At the conclusion of this year’s Eurovision Song Contest, the EBU announced some irregularities with the jury voting in the second semi-final. The EBU has now revealed more information on the voting of those juries, and why they were considered irregular. The six juries in question are Azerbaijan, Georgia, Montenegro, Poland, Romania and San Marino.
Read the following statement given by the EBU:
‘The integrity of the voting, both by the national juries in each country and the viewers voting by phone or SMS, is essential to the show’s success. It is the EBU’s duty to all stakeholders, not least all 40 participating public service broadcasters, to ensure we can deliver a valid result at the end of each of the Live Shows. Any breach in the rules is consequently taken very seriously.
In the Second Semi-Final, it was observed that four of the six juries all placed five of the other countries in their Top Five (taking into account they could not vote for themselves); one jury voted for the same five countries in their Top 6; and the last of the six juries placed four of the others in the Top 4 and the fifth in their Top 7. Four of the six received at least one set of 12 points which is the maximum that can be awarded.
The pattern in question was detected as irregular by the pan-European Voting Partner and acknowledged by the Independent Voting Monitor, as five of these six countries were ranked outside the Top 7 by the juries in the 15 other countries voting in the same Semi-Final (which included three of the Big Five: Germany, Spain and the United Kingdom). Additionally, four of the six countries were ranked in the Bottom 6 of the other 15 countries voting in this Semi-Final. A jury voting pattern irregularity of such a scale is unprecedented.’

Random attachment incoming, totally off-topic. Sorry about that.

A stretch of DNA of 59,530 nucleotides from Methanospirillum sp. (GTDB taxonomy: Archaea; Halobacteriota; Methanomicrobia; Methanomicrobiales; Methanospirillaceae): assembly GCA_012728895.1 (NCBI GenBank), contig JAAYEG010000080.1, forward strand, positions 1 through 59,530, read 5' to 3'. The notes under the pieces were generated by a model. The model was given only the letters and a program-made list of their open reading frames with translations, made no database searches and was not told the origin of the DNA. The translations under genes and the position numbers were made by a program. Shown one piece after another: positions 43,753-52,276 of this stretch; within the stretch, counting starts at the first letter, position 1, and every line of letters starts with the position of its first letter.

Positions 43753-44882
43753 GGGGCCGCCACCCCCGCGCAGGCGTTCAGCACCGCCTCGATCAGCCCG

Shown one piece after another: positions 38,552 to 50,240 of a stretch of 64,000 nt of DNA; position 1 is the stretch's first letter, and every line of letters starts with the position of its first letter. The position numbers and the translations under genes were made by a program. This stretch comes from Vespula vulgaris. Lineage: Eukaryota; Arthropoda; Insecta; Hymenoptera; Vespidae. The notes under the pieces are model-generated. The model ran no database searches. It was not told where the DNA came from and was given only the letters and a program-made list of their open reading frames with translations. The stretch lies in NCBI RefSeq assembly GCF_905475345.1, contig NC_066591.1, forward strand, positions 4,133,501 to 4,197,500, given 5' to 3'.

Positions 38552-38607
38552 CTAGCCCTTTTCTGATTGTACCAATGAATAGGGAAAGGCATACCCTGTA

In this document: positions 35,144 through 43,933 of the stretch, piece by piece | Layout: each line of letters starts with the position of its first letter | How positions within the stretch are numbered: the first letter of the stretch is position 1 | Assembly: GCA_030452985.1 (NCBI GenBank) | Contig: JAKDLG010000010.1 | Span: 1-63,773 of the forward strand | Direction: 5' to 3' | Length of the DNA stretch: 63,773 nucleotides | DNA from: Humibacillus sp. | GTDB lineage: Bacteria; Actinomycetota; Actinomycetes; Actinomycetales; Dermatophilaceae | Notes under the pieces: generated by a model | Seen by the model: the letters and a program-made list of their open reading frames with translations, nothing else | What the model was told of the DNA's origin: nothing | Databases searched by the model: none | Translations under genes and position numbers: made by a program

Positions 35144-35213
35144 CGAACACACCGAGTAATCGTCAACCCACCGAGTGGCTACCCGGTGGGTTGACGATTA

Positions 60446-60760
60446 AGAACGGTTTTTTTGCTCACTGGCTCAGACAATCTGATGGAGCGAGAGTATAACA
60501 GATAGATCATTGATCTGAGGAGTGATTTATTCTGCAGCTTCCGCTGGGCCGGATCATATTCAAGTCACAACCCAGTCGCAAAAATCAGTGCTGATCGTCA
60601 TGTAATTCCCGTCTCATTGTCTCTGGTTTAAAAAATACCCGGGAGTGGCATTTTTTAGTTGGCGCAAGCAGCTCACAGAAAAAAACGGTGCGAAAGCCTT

The EBU provided voting graphics, wherein it is clear to see the irregularities:
The EBU continues,
‘As stated in the Eurovision Song Contest Rules and in the Official Voting instructions of the Contest, if votes by National Juries present irregular voting patterns (as may be detected by the pan-European Voting Partner and acknowledged by the Independent Voting Monitor), the ESC Executive Supervisor has the right to remove the votes concerned for allocating the ranks and to replace them with a substitute aggregated result calculated automatically to determine the final country result of these countries in the Second Semi-Final.
Given the unprecedented nature of the irregularity detected in the Second Semi Final, the EBU in consultation with the pan-European Voting Partner and the Independent Voting Monitor decided, in accordance with the Voting Instructions of the Contest, to exercise its right to remove the votes cast by the six juries in question from the ranking allocation in the Grand Final to preserve the integrity of the voting system. Consequently, the same procedure was followed and the automatically calculated substitute aggregate result has been used to determine the final jury results of the six countries involved, in the Grand Final.
These decisions were approved by the Chair of the ESC Reference Group, the Contest’s governing board, and the Deputy Director General of the EBU in line with the requirements of the Voting Instructions of the Contest.
The EBU has since discussed the jury patterns with the relevant broadcasters and given them the opportunity to further investigate the jury voting in their countries.
The EBU reconfirms its decision to replace the jury votes for these six countries with a substitute aggregate result in both the Second Semi-Final and the Grand Final.
The EBU also confirms the final rankings of the 40 participants in the 2022 Eurovision Song Contest.’